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Third track committee meets with Trudeau

Metta Spencer — February 1984

OTTAWA – On January 10, Prime Minister Pierre Trudeau lunched at 24 Sussex Drive with fourteen members of the Third Track Committee, a committee that supports his peace initiative. Key members of his task force who were also on hand – Geoffrey Pearson, David Crenna, Gary Smith and Peter O’Malley – met with the committee beforehand and afterward.

The committee’s organiser, Dr. Robert Laxer, remarked that Mr. Trudeau’s effort has already begun to have a beneficial effect on the tone of international discourse, and the Prime Minister agreed that the “megaphone diplomacy” seems to have stopped. A major purpose in his peace initiative has been to encourage nations to bring an appropriate level of political energy to bear on stopping the current nuclear arms race. Therefore he expressed gratification that the Stockholm conference has been elevated to an occasion for meetings between several foreign ministers.

A major theme in the lunchtime discussion was the testing of the cruise missile,’ which members of the committee deplored. The Prime Minister maintained, however, that the Soviets have expressed far less alarm about the cruise missile than about the Pershing. He added that the type of cruise missile with which Canada is involved is the least dangerous of the three types, since bombers would not launch it until they approached the North Pole. This flight would take several hours, during which time it (unlike ground or sea-launched missiles) could be recalled.

Nevertheless, he acknowledged that the new generation of missiles have no military significance. Instead, he portrayed their purpose as the demonstration of political will: Since NATO said it would deploy them if an arms control agreement is not reached, its members now feel obliged to do so. Likewise,” since the Soviet Union said it would walk out of the talks if the West deployed these missiles, it too thinks it must demonstrate its resolve by keeping its announced intentions.

While the Prime Minister’s comments seemed quite sincere, they included no surprises and no new basis for optimism. He pointed out the time constraints limiting his initiative: the Soviets may choose to wait until after the November, U.S elections before attempting any new resolution to the conflict. Since Mr. Reagan may, of course, be re-elected, the outcome may simply be a delay that the world can ill afford. Mr. Trudeau spoke of his planned visits to the United Nations and to the Soviet Union, and of his intention to report to Parliament. in a major speech afterward.

When questioned about his attitude toward the peace movement, Trudeau expressed appreciation of its constructive impact on governments. His only concern had been a worry, he said, that it might split the NATO alliance, but this has not happened. He encouraged peace activists, therefore, to continue their campaign. Accordingly, some of his guests proposed ways in which the new disarmament centre that is now being planned can support the efforts of grassroots Canadian peace organisations.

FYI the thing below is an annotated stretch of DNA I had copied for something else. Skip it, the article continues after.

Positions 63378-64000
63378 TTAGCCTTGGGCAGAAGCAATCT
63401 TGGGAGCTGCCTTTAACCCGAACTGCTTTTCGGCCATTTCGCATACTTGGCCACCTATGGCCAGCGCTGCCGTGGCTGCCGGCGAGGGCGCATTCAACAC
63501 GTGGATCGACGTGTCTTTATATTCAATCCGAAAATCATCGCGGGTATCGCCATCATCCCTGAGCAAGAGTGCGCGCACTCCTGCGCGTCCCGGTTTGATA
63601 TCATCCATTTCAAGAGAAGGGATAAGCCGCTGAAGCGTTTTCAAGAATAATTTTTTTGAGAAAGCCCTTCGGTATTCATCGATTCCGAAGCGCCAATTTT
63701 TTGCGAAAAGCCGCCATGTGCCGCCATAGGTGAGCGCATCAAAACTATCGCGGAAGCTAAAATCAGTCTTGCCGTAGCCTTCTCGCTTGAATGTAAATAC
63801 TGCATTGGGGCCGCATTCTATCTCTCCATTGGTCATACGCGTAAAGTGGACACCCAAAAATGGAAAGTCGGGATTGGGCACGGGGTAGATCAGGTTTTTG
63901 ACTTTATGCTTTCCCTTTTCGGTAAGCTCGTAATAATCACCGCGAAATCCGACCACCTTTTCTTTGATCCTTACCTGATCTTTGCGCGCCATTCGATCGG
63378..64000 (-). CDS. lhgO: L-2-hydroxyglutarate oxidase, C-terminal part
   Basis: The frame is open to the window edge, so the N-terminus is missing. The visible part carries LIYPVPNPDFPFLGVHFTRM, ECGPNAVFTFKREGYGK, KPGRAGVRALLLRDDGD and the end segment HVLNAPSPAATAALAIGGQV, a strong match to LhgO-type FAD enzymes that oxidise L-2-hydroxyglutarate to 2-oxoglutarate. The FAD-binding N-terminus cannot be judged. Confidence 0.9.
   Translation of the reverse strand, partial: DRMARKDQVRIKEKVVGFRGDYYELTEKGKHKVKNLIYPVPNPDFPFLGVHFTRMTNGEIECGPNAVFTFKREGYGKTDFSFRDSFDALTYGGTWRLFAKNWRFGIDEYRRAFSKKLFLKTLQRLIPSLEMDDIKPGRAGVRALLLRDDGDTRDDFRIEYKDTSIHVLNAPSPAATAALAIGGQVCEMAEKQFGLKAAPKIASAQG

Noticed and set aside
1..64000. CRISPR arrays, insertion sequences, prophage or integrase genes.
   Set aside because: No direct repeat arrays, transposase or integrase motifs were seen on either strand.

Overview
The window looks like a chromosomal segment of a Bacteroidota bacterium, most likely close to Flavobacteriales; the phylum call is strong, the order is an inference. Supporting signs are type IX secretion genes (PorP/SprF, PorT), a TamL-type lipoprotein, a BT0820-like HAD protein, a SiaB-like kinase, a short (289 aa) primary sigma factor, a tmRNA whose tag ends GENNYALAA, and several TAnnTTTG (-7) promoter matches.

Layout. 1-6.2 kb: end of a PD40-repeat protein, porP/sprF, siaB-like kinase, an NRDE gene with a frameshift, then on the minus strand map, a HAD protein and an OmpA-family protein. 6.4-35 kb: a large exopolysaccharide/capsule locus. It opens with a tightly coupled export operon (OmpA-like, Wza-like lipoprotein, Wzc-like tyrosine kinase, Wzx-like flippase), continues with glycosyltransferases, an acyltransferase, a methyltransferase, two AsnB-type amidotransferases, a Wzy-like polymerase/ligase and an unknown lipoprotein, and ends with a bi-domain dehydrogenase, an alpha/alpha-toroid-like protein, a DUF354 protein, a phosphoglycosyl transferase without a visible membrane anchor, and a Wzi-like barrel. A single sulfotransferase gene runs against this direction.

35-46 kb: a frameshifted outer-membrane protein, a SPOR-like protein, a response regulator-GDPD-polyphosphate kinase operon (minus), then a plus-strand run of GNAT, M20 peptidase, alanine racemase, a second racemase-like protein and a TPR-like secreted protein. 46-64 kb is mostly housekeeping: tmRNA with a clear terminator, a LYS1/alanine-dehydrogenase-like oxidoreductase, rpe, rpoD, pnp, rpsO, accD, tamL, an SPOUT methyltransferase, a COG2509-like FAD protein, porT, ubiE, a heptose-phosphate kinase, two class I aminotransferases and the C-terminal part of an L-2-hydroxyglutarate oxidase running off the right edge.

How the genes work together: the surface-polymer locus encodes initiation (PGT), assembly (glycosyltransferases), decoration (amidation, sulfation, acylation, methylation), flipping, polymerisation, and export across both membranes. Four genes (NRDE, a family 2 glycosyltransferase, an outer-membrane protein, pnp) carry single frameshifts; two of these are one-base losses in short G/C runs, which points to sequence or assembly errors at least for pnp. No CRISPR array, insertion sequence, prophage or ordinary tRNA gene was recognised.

Following the session with Trudeau, the participants expressed, above all, their strong impression of the Prime Minister’s sincerity throughout the discussion. If the activists were united in their disappointment about anything, it was probably a sense that Trudeau does not use all the influence at his disposal. He seems ‘convinced that his full cooperation with NATO policy is absolutely required if he is to influence its other members. In the same vein, he and his staff seem not to believe it possible for him to lead public opinion very much here in Canada, but want to make sure that” there is already clear support for a policy before adopting it.

Some of the peace activists at the lunch expressed regret at the excessive modesty with which the visit to the United States was publicised; they noted that the scanty media coverage there was taken as an indication that Americans have no interest in Trudeau’s peace initiative.

His staff suggested that, on the contrary, his presentation was kept deliberately low-key, so, as not to offend the U.S. president in an election year by going before the nation’s TV viewers with a proposal that he may not like.

Not all of the committee members agreed that such diplomatic caution is necessary. They did agree, however, that the Prime Minister has thought deeply about the nuclear policies that concern us, and that he is keenly aware of their complex ramifications.

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